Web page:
Fecal incontinencePathophysiology and etiologyPartial incontinence â€" loss of control to flatus and minor soiling Major incontinence â€" frequent and regular deficiency in the ability to control stool of normal consistencyFour basic physiologic factors:1.stool consistency, 2.rectal compliance,3.rectal and anal sensation4.pelvic floor function can lead to a defective continencemechanismIncontinence with normal pelvic floorfunction:-
1-Altered stool consistencyâ€¢Inflammatory bowel diseaseâ€¢Infectious diarrheaâ€¢Laxative abuseâ€¢Radiation enteritisâ€¢Short bowel syndromeâ€¢Malabsorption syndrome2-Inadequate rectal compliance â€¢Inflammatory boweldiseaseâ€¢Absent rectal reservoir (ileoanal, low ant. resection)â€¢Rectal ischemiaâ€¢Collagen vascular disease (scleroderma, amyloidosis, dermatomyositis)â€¢Rectal neoplasms3-Inadequate rectal sensationâ€¢Dementia, CVA, MS, brain or spinal cord injury/neoplasm, sensoryneuropathy, tabes dorsalis â€¢Overflow incontinence:-Fecal
impaction â€" leading cause of incontinence in institutionalizedelderly patientsâ€¢Diabetes â€" multifactorial, impaired rectal sensation is importantIncontinence with abnormal pelvic floorfunction
Anatomic sphincter defect â€" internal or externalTraumatic
Obstetric injury â€" prolonged difficult labor with forceps application,episiotomy complications, third or fourth-degree lacerationsAnorectal surgery â€" anal fistula surgery - most common operativeprocedure that results in fecal incontinence; hemorrhoidectomyPelvic floor denervation â€" degenerative neurogenicfactors are a common cause of non-surgically relatedincontinence1-Primary (idiopathic neurogenic incontinence)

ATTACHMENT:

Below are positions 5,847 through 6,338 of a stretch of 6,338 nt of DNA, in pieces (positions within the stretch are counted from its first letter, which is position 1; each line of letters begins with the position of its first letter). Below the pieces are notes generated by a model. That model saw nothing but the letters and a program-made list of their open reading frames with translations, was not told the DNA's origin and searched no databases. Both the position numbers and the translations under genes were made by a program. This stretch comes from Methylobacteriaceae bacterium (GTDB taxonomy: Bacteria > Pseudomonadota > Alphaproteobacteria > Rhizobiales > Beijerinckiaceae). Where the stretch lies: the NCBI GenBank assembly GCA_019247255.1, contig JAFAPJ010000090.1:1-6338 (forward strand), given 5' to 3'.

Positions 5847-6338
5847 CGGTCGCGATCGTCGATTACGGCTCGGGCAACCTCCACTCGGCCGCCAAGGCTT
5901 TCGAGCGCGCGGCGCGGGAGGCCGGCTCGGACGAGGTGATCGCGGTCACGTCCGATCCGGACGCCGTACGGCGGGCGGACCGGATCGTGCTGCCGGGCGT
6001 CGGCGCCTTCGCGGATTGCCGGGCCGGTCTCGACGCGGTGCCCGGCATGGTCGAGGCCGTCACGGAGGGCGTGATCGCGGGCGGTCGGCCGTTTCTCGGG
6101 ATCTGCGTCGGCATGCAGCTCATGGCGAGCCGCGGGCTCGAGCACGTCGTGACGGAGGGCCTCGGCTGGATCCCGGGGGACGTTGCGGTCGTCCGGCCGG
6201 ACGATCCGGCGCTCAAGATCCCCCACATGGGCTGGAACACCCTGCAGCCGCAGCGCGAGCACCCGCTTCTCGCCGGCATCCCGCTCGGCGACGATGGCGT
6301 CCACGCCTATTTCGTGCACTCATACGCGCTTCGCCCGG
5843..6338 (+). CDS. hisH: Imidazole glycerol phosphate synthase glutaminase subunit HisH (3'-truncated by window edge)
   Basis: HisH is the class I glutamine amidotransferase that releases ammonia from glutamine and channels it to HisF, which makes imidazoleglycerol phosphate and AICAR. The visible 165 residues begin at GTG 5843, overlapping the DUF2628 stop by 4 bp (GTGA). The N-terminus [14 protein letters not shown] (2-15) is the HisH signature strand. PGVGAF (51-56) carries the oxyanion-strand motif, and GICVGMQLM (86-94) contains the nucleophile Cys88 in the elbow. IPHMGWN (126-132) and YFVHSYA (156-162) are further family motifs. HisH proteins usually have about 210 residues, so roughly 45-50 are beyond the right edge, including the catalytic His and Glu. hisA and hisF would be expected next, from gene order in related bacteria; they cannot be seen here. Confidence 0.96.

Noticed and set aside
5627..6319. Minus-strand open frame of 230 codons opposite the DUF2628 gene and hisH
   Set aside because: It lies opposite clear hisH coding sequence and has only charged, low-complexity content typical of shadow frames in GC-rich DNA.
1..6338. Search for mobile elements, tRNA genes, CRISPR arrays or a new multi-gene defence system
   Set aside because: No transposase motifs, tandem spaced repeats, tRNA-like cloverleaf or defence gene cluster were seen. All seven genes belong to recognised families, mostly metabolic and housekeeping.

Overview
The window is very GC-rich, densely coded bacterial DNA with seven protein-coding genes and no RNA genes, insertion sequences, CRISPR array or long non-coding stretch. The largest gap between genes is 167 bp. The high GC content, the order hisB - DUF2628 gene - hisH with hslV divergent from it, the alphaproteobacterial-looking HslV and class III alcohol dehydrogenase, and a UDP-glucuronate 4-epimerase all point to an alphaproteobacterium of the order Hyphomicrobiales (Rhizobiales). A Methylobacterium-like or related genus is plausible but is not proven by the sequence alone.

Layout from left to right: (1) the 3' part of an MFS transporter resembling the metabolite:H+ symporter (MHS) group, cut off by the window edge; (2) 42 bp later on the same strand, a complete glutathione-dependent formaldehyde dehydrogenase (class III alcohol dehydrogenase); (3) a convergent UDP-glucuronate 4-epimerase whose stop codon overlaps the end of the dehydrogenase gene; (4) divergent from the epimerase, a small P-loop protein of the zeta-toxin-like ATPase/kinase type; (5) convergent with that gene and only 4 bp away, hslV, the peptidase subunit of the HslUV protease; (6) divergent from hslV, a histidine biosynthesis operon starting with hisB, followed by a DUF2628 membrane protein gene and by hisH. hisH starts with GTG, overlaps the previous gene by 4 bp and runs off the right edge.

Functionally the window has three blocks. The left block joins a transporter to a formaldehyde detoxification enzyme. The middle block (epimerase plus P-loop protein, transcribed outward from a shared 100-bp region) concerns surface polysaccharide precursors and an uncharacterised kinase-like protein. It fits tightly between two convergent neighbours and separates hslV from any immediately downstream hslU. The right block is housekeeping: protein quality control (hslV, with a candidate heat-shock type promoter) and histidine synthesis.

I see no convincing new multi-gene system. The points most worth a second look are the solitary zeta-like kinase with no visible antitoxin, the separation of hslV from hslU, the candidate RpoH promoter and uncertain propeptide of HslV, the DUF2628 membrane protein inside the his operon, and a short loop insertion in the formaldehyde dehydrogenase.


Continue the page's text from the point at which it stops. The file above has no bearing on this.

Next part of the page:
a-Pudendal neuropathy â€" 80%. Denervation of the puborectalis muscle andexternal anal sphincter muscles â€" results in an impaired ability tomaintain the anorectal angle and prevent gross incontinenceb-â€œDescending perineal syndromeâ€â€" results from constant strainingduring defecation that causes a traction neuropathy of the nervesrunning along the pelvic floor muscles. Both the puborectalis andexternal anal sphincter muscles become denervatedc-Vaginal deliveries2-Secondary:-
1.Injuries to spinal cord, cauda equina2.Diabetic neuropathyCongenital abnornmalities:-
TreatmentImproving stool consistency:-
- Rectal prolapse â€" 60-70% incontinence.
- Aging â€" anal canalpressure and rectal compliance are decreased
- Diagnostic evaluation
Increase intake of bulking agents â€" bran, psylliumAntidiarrheal agents â€" loperamide, lomotil, cholestyramineBowel management:-
â€¢Fecal disimpactionâ€¢Scheduled toiletingâ€¢Glycerin suppositories daily, 30 min postprandialâ€¢Attempt to defecate at the same time dailyâ€¢Daily tap water enemaBiofeedback therapy
Patients looks at a polygraph tracing while attempting to contract theexternal anal sphincterThrough visual â€œfeedbackâ€ of looking at anal canal pressures duringcontraction and verbal guidance, patients can learn to appropriatelycontract the external sphincter in response to the sensation of rectaldistension70% restoring continence 90% reduction in incontinent episodesSurgery....................